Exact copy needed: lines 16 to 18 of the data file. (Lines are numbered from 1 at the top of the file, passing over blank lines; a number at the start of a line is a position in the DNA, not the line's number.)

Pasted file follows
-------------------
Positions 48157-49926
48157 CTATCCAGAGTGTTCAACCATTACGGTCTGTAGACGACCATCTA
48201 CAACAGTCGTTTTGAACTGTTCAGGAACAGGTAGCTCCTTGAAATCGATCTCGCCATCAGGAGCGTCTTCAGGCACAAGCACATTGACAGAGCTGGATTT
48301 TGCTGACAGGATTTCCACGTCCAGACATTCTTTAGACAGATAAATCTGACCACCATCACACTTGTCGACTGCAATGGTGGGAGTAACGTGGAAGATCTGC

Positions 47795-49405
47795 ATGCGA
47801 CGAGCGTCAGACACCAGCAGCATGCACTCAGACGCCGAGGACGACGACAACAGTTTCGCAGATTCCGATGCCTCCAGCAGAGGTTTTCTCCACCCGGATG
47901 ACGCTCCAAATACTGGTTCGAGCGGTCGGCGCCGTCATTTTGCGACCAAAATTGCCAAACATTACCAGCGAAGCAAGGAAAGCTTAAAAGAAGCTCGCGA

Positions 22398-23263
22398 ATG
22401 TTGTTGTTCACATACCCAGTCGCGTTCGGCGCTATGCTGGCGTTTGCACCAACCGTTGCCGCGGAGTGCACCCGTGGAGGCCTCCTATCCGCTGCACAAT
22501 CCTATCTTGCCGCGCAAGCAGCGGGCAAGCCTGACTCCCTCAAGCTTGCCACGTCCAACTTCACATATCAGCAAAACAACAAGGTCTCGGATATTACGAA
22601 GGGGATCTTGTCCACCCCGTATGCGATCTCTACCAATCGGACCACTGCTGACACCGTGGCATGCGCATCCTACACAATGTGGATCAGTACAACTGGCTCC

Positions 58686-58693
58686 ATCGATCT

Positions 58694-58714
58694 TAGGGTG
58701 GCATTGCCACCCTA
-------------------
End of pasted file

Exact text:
Positions 58694-58714
58694 TAGGGTG
58701 GCATTGCCACCCTA